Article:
On September 11, 2001, I was in Konstanz, Germany with my husband Jeff. Jeff was there for business, and I was tagging along. I’d never been to Germany and spent most of the day wandering about Konstanz while Jeff was in meetings.
About 3:45pm, I returned to our hotel and flipped on CNN (the only channel in English) to see the disaster that was unfolding in the United States. Honestly, I couldn’t believe it. I shut the television off and went out to a coffee shop where CNN was playing in German. I still saw the footage of the towers burning, but didn’t understand any of it. Obviously, this wasn’t my imagination. Something truly horrible had happenend.
I returned to the room and turned on CNN again, just in time to see the first tower collapse. At some point, what seemed like an eternity later, my husband called from his meeting and I just broke down. Although I’m not sure what I would have done if we’d been at home, I felt helpless being so far away from everything familiar.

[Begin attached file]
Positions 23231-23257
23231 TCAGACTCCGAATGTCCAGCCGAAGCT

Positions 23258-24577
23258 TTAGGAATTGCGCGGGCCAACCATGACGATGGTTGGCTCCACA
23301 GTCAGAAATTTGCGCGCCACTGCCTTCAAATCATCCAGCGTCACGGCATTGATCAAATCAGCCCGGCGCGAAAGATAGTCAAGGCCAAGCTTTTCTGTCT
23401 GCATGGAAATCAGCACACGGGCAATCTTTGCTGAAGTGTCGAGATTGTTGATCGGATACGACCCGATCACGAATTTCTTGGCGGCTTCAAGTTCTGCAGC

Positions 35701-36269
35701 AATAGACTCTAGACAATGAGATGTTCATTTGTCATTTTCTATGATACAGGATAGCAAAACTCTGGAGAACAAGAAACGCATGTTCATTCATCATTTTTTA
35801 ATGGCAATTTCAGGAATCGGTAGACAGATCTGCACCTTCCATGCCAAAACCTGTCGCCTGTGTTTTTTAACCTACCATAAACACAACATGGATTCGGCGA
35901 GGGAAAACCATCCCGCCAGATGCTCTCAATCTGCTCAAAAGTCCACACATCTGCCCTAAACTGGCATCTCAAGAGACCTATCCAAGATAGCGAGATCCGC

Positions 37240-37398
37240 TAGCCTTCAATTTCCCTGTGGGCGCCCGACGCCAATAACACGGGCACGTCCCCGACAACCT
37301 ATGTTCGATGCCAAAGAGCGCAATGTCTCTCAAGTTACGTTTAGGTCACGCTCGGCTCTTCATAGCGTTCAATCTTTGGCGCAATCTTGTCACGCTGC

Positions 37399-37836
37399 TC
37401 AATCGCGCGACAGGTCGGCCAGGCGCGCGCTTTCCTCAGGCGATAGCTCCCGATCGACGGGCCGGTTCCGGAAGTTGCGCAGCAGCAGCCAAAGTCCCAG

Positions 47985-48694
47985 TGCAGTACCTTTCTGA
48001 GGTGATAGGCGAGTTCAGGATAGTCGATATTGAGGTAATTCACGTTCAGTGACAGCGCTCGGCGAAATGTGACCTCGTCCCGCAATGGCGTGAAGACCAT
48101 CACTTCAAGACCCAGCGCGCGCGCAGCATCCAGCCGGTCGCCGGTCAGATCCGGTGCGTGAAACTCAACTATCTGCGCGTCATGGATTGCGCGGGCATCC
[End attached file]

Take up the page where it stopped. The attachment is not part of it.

Although it was difficult to enjoy the remainder of our trip, Jeff and I were lucky. One of his business colleagues offered her extra room, should we be stranded in Germany. Another offered the laundry room in his apartment building, in case we ran out of clean clothes. Most just offered hugs and emotional support.
The memories of September 11th have become bittersweet for me and Jeff. During the course of dealing with the personal impact of the attacks, we were surrounded by business colleagues who turned into friends.